A Computer In Every Car?

First Microsoft set out to put a computer in every home. Now the software giant hopes to put one in every vehicle, too.

"We'd like to have one of our operating systems in every car on Earth," said Dick Brass, vice-president of Microsoft's automotive business unit. "It's a lofty goal."

Cars with the Microsoft software will speak up when it's time for an oil change. They'll warn drivers about wrecks on the road ahead and scout alternative routes. They'll pay freeway tolls automatically. The software running their brakes will upgrade itself wirelessly.

The Microsoft platform already is in 23 different car models, including the BMW 7 series, Citroen, Daimler, Fiat, Volvo, Hyundai, Mitsubishi, Subaru and Toyota.

Brass made his remarks last week at a technology, tolls and transportation conference held at Microsoft and sponsored by the Discovery Institute's Cascadia Project.

Globally, there are 650 million cars, and 50 million new vehicles are produced every year, Brass said — comparable to the market for desktop computers.

Microprocessors already control major vehicle functions. And for years, Microsoft has been making inroads in automotive telematics, a combination of computers and telecommunications.

Brass said drivers spend millions of hours commuting and are distracted by myriad gadgets, including hand-held viewers that offer traffic reports from the state Department of Transportation.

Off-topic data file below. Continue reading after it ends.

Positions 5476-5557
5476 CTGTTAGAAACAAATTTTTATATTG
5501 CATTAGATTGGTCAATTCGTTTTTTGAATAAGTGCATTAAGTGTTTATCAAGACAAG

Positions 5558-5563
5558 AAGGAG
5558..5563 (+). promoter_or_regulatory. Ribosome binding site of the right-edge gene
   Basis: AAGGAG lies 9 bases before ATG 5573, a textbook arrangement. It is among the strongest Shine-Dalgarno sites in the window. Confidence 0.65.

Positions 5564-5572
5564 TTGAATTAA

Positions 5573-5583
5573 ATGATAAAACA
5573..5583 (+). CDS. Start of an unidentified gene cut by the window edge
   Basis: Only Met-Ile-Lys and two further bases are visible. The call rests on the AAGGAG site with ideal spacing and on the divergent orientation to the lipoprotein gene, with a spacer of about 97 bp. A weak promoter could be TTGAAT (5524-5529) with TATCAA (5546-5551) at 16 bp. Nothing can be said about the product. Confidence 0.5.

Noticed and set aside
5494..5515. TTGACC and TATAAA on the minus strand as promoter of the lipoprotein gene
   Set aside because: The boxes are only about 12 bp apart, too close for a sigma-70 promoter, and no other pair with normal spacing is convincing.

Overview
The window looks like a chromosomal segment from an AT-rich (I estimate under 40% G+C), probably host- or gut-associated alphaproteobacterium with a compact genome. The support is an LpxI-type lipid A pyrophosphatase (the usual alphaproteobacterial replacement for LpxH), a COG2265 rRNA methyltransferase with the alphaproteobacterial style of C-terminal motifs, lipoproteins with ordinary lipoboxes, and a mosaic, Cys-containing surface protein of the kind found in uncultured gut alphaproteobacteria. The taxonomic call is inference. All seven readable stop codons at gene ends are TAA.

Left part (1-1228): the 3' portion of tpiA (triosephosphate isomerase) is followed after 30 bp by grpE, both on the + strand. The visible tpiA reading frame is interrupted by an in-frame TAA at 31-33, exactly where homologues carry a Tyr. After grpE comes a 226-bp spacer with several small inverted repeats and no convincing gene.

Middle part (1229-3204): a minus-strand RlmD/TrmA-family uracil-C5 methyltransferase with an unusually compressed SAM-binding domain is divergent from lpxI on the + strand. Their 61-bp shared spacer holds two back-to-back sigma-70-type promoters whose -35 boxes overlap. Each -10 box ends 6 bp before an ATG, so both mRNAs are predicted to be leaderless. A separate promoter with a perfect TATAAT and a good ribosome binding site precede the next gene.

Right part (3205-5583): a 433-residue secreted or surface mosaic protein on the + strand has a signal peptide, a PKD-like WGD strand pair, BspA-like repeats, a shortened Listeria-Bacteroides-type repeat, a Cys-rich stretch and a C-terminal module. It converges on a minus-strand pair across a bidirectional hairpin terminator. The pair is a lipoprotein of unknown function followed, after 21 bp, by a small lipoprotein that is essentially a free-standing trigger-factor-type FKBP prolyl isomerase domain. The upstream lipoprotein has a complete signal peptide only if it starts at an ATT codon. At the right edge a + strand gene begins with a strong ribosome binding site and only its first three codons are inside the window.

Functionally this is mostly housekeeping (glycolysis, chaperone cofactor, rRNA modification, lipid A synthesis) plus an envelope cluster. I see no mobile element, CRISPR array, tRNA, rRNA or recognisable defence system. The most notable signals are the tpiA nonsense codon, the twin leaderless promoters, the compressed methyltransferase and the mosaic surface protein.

Microsoft's "TBox," which he said would be available in 12 to 36 months, can connect them all and make them hands-free.

"The idea is to make it easy to bring phones and laptops into the car ... and connect to networks around it," Brass said.

The device has a processor, memory and a hard drive with no moving parts, said Peter Wengert, marketing manager for Microsoft's automotive unit.

At the conference, Brass showed on-the-street interviews asking what gadgets future cars should carry.

"I don't want Ford making PDAs, and I don't want Microsoft making cars," one man said.

But bringing the two together seems inevitable.

Brass said drivers could use the system to create 21st century vanpools and help reduce congestion.

"It's possible to imagine setting a system in place with 5,000 to 10,000 vans and have a dramatic reduction in traffic," he said. "With GPS and TBox, we have the tools we would need to put this all together."

Doug Klunder, director of the Privacy Project at the American Civil Liberties Union, asked Brass how Microsoft plans to protect individual information.

"We really, really, really understand the need for security and privacy," Brass said, suggesting that encrypting and not storing the information are two ways to address some concerns.
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